Thomas Luny, born in Cornwall, probably at St Ewe, was an English artist and painter, mostly of seascapes and other marine-based works.
At the age of eleven, Luny left Cornwall to live in London. There he became the apprentice of Francis Holman, a marine painter who would have a great and long lasting artistic influence on Luny: Luny remained until 1780 in Holman's London studio, which, was first situated in Broad Street, St. George’s, and later relocated to Old Gravel Lane.
In September 1777, Luny left Holman's studio for a while, to journey to France. During this particular expedition, Luny almost certainly strayed from France itself; his first exhibited picture in London, seen at the Society of Artists that same year, was given the title A distant view of the island of Madeira and Porto Santo, suggesting that an engraving had inspired his choice of subject. Similarly, it is unlikely that Luny was on hand for the Battle of the Nile, 1798, and the bombardment of Algiers, 1816, both of which he illustrated with dramatic atmosphere and credible realism.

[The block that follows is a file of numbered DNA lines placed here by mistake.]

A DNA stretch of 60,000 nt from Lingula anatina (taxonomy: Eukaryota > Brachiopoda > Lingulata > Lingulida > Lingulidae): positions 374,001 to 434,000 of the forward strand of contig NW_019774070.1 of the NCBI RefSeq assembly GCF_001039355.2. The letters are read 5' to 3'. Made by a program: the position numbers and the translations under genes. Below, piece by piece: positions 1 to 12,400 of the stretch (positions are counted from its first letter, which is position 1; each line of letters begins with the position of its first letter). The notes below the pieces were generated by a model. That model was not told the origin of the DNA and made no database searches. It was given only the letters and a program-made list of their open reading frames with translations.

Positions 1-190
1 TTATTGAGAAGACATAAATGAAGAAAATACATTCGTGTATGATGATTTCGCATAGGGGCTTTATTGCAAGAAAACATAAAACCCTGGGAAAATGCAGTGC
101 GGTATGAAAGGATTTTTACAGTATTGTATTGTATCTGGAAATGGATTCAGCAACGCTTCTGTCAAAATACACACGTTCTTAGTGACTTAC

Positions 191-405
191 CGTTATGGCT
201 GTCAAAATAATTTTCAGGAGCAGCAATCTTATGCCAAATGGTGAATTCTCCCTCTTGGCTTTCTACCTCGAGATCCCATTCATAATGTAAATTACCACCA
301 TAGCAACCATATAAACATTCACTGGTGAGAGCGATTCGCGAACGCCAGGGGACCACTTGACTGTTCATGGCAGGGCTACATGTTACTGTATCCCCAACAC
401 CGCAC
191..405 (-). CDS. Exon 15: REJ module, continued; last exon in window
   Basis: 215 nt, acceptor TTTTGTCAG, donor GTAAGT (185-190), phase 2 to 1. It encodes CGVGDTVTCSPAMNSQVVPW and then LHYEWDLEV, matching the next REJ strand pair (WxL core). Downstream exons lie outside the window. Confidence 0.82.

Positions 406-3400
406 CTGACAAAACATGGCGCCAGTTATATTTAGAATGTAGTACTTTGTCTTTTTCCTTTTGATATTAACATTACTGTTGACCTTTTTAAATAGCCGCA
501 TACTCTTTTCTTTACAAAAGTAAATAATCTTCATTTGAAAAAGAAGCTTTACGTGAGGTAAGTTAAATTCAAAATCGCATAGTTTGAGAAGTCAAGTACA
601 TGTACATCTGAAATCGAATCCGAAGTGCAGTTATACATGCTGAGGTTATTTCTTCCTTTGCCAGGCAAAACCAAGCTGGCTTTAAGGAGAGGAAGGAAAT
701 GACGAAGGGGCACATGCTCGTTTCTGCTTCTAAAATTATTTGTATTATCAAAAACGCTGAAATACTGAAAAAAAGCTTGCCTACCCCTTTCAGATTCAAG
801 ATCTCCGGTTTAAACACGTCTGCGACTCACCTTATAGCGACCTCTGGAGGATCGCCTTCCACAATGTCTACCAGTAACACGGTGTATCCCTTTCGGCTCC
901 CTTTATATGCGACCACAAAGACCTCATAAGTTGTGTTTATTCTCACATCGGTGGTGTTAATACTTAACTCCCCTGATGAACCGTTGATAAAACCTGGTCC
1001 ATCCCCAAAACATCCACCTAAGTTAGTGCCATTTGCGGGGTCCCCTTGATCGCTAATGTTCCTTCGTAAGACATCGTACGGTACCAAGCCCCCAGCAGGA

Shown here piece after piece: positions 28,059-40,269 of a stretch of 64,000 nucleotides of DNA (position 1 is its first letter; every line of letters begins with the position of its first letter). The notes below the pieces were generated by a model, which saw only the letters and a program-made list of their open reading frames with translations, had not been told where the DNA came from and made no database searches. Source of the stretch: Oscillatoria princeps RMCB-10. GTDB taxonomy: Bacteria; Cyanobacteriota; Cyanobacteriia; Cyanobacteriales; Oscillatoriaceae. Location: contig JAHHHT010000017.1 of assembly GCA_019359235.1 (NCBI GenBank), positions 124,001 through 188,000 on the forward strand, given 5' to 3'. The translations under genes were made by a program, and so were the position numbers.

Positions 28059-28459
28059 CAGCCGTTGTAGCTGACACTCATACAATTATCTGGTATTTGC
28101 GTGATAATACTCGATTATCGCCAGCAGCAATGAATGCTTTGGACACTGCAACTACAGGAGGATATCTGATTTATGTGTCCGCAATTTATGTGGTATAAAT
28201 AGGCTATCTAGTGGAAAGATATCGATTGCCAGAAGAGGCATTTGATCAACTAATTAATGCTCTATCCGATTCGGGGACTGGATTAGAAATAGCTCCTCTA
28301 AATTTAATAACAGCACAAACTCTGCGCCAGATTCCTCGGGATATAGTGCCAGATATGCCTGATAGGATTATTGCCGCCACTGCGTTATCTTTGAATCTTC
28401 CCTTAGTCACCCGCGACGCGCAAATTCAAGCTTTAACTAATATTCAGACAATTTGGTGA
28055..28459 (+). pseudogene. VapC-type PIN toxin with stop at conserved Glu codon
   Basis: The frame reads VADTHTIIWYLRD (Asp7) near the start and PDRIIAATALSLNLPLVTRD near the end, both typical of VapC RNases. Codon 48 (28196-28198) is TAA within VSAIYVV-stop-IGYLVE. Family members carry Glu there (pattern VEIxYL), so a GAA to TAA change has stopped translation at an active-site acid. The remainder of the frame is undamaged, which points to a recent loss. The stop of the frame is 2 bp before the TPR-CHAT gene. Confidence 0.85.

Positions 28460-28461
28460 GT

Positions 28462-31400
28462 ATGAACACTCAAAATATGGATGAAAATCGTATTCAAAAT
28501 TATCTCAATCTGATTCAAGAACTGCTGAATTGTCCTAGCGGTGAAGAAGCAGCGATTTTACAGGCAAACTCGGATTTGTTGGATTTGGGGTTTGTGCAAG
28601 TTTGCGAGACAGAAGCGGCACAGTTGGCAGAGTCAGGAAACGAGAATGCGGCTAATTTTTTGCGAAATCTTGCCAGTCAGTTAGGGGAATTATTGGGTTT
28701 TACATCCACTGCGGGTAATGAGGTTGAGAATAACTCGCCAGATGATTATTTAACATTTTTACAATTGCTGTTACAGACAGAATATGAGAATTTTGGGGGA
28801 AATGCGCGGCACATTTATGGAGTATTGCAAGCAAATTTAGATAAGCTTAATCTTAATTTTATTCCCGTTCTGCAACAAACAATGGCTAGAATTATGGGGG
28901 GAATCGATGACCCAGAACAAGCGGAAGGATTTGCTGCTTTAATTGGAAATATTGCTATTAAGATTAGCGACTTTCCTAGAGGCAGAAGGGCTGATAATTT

After leaving Holman's studio in 1780, Luny moved to Leadenhall Street during 1783.